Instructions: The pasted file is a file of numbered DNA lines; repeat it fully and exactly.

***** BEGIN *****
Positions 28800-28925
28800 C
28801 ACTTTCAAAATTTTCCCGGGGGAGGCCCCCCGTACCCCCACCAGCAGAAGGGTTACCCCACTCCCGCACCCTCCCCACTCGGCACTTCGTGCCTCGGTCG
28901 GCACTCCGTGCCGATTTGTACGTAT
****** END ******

Positions 28800-28925
28800 C
28801 ACTTTCAAAATTTTCCCGGGGGAGGCCCCCCGTACCCCCACCAGCAGAAGGGTTACCCCACTCCCGCACCCTCCCCACTCGGCACTTCGTGCCTCGGTCG
28901 GCACTCCGTGCCGATTTGTACGTAT